Posted by Tia Patel | FEB-28-2021
Running and endometriosis
by Tia Patel on Mar 04, 2021
Running and Endometriosis
Did you know 1 in 10 women of reproductive age in the UK have endometriosis, and yet it’s a condition that we don’t really talk about! 😲
Endometriosis is a condition where tissue similar to the lining of the womb starts to grow in other places, such as the ovaries and fallopian tubes. It can affect women of any age and is a long-term illness that can have a significant impact on your life.
During endometriosis awareness week we’re bringing you everything you need to know about managing endometriosis symptoms and some tips to help you stay in control of your illness.
8 endometriosis symptoms to look for ...
1. Severe cramping and pelvic pain - Endometriosis is associated with a woman’s menstrual cycle, with cramping a common symptom of periods. This is one of the first symptoms and might alert a woman to seek help from a medical professional.
2. Abnormal bleeding - Endometriosis isn’t just associated with heavy flow. Here are some symptoms to look for:
- A heavier than normal menstrual flow
- A lighter than normal menstrual flow
- Spotting instead of a regular period
- Spotting or bleeding in between regular periods
- Dark brown blood or spotting (that looks like old blood)
- Menstrual blood containing lots of large clots
3. Painful bowel movements - The uterus sits very close to other internal organs, including the bladder, bowel and intestines. Endometrial tissue can grow on these organs and form adhesions around them, which can make going to the bathroom extremely painful.
4. Painful intercourse - Endometriosis can cause pain during intercourse, even when a woman is not experiencing endo pain. During intercourse, we use our pelvic floor muscles to relax and contract. But if these muscles are compromised by endometrial tissue or adhesion causing intercourse to be painful.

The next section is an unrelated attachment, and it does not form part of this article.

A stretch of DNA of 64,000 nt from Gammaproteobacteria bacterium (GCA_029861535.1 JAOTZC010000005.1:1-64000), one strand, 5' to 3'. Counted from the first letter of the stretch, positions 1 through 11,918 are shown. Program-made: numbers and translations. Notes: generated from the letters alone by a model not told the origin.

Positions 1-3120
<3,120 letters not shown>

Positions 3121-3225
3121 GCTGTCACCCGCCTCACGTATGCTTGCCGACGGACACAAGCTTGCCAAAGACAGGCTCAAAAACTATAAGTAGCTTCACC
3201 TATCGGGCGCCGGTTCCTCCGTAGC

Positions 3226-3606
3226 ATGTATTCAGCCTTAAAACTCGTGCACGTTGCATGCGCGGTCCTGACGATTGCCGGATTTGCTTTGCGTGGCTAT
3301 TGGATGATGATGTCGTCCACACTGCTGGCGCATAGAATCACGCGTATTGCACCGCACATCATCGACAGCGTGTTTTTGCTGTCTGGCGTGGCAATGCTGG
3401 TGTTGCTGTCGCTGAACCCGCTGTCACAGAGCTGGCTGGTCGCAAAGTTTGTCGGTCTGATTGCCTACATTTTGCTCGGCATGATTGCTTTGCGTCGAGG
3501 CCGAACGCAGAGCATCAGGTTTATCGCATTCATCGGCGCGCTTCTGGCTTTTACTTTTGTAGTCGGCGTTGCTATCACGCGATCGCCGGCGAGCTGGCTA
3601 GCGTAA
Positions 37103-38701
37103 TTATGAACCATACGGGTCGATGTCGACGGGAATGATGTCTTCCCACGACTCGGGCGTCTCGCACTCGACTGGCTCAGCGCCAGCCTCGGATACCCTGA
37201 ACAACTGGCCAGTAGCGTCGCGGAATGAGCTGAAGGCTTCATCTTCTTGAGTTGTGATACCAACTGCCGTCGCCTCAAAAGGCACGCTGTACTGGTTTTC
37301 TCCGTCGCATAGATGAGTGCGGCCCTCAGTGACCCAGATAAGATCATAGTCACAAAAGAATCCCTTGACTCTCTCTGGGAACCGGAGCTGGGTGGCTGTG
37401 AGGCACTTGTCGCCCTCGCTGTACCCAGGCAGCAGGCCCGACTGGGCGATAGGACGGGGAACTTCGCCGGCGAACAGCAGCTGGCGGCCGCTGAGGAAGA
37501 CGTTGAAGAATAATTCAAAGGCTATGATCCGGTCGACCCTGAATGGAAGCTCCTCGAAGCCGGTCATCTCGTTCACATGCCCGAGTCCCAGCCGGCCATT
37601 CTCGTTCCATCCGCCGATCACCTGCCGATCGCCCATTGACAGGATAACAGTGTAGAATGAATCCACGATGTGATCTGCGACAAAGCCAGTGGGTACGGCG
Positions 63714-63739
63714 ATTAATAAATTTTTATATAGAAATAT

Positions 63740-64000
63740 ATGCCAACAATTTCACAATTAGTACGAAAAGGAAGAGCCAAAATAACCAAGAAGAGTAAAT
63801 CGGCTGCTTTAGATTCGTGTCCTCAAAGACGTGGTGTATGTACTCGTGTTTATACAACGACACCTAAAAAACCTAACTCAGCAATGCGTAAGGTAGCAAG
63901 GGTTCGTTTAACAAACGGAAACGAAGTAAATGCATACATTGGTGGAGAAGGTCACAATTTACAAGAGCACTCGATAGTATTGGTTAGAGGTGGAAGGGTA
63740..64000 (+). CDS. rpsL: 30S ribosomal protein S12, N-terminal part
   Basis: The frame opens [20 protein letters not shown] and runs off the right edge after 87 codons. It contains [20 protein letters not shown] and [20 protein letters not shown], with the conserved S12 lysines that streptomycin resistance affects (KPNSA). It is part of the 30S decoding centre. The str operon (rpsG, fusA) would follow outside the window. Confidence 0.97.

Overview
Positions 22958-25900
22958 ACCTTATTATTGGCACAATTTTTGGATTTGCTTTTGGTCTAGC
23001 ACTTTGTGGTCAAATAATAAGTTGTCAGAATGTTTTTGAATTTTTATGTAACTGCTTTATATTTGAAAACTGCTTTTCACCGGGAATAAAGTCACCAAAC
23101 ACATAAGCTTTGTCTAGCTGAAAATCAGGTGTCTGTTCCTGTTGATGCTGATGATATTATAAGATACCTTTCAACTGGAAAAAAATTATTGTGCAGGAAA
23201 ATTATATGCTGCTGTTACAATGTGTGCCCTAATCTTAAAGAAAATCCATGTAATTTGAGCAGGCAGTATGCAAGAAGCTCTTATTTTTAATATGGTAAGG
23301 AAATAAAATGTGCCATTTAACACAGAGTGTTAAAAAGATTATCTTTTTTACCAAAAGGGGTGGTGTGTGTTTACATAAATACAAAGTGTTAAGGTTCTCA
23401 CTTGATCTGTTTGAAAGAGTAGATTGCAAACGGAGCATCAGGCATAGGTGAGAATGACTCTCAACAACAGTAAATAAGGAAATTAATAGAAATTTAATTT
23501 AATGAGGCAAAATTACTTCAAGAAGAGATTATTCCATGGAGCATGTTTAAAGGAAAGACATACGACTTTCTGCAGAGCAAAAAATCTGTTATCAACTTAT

5. Lower back or hip pain - Whilst endometriosis is associated with pelvic pain, it can also cause pain in the lower back, stomach, legs or hips as well. Endometrial tissue and adhesions can grow practically anywhere, even as far up as the diaphragm and lungs, causing pain and affecting the function of muscles around the body.
6. Inflammation - The pain of endometriosis is caused by inflammation from the endometrial tissue growing outside the uterus that is unable to be shed. Swelling may occur in other parts of their body as well, where endometrial tissue is present, causing pain.
7. Excessive bloating - Or “Endo belly“ is a major warning sign of endometriosis. Excessive bloating is experienced during a flare up as a result of the inflammation of the endometrial tissue outside the uterus, and the restriction on the digestive system caused by adhesions.
8. Fatigue - Endometriosis, like many inflammatory diseases, causes severe fatigue. Not just during flare ups, but all the time with your body fighting pain and inflammation on a regular basis.
Running and Endometriosis